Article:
Another notable example of Dickinson’s varied manuscript practise is this torn piece of a chocolate wrapper. The lines written on the back don’t form a complete poem: “necessitates celerity/were better/nay were immemorial/may/to duller/ by duller/things” Of course, we don’t have any evidence of exactly when and where she made these pencil marks, but I like to imagine her in the middle of baking something, or possibly taking a rest while waiting for something to bake in the oven. Was she struck with those lines and urgently grabbed the first piece of paper at hand to capture them before they fled? Was she idly tearing up the chocolate wrapper then jotted down the words it sparked in her brain? The joy of such a collection as this is that we will never really know, but this object can inspire a universe of speculation in a way that the lines on their own, transcribed into print and packaged as a scholarly text never could. Also: chocolate from Paris was somehow available in Amherst, MA in the mid-nineteenth century. Good to know.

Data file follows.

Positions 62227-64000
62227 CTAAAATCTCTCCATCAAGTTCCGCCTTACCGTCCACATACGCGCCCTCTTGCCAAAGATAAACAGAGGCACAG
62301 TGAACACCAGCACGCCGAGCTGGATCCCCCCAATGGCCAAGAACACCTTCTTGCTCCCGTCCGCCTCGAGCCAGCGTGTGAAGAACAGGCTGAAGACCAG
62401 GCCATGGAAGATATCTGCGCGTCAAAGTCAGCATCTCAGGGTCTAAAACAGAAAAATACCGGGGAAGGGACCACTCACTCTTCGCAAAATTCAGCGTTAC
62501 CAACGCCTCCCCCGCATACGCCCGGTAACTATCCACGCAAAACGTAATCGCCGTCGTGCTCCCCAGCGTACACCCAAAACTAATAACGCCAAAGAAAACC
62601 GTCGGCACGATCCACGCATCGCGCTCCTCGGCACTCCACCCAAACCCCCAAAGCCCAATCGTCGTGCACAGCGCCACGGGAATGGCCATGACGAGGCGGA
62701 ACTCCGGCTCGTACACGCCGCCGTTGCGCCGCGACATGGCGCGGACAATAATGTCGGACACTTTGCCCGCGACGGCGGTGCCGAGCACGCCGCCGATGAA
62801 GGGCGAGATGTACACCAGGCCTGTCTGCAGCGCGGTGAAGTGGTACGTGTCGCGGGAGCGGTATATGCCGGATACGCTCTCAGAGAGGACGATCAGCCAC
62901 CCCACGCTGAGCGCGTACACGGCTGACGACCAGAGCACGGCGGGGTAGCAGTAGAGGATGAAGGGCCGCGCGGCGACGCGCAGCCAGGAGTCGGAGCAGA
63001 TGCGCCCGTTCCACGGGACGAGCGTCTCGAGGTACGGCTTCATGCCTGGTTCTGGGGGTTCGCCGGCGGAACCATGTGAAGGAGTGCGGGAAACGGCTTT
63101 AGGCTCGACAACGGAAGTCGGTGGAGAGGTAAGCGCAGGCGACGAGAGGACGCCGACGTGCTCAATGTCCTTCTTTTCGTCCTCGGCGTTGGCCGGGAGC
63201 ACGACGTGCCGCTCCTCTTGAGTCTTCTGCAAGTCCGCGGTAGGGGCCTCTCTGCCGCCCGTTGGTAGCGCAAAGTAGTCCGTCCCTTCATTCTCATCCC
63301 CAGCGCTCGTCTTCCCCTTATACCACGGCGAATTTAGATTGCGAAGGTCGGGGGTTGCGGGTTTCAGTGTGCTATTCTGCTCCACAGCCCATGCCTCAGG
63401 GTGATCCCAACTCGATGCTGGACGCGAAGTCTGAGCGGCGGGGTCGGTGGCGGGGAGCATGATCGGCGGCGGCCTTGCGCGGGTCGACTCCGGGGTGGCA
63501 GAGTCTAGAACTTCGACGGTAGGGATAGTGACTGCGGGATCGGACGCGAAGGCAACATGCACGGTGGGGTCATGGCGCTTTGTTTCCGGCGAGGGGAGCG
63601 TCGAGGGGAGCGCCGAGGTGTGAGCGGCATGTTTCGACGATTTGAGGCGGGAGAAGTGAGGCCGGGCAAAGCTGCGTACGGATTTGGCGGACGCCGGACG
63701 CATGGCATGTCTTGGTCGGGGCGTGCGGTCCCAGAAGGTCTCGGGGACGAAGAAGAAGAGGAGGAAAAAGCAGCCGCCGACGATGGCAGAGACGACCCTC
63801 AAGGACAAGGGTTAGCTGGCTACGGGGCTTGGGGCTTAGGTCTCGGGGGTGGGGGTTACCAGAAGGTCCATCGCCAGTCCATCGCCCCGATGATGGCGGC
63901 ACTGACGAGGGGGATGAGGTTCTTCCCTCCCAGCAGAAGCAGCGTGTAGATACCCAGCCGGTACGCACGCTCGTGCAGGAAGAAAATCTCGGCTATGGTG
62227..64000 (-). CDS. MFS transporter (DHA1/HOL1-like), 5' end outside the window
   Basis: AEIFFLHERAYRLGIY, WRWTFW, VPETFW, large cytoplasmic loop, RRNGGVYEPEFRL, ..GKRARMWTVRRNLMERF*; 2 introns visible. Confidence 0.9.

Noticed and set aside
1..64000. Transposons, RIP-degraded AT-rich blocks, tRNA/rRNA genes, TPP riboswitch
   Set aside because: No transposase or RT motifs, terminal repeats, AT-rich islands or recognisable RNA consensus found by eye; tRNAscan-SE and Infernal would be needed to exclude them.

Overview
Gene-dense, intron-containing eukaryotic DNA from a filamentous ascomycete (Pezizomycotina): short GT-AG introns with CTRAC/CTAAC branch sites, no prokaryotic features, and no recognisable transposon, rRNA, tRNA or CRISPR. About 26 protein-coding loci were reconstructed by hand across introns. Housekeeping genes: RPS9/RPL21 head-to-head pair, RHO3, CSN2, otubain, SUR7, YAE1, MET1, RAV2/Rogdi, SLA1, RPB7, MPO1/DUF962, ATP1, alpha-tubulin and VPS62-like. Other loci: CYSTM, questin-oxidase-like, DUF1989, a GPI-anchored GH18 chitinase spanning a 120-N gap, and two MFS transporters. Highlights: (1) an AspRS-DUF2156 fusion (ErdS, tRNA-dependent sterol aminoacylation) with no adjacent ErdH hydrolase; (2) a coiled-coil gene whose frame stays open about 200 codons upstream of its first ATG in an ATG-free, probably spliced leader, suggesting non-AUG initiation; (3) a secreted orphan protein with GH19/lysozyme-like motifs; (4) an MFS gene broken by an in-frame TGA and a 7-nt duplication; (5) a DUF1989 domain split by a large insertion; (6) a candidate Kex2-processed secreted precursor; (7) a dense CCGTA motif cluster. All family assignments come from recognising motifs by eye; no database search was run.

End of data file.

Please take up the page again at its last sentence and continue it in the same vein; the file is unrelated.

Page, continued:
Dickinson’s skill as a baker of bread is well documented — her loaf of Indian and Rye won second prize in the Amherst Cattle Show of 1856. The Emily Dickinson Museum in Amherst regularly serves up gingerbread and coconut cake made from Dickinson’s own recipes. This manuscript on a small slip of paper reveals that doughnuts were also part of Dickinson’s baking repertoire. The other side of the sheet identifies this recipe as “Kate’s doughnuts,” though there is no evidence of exactly which Kate.
In the case of the next manuscript of a coconut cake recipe, we do know that the Mrs. Carmichael it credits was an Amherst neighbor. Unlike “Kate’s doughnuts,” the coconut cake recipe shares a sheet of paper with the poem “The Things that never can come back, are several,” once again prompting one to speculate on which she wrote first.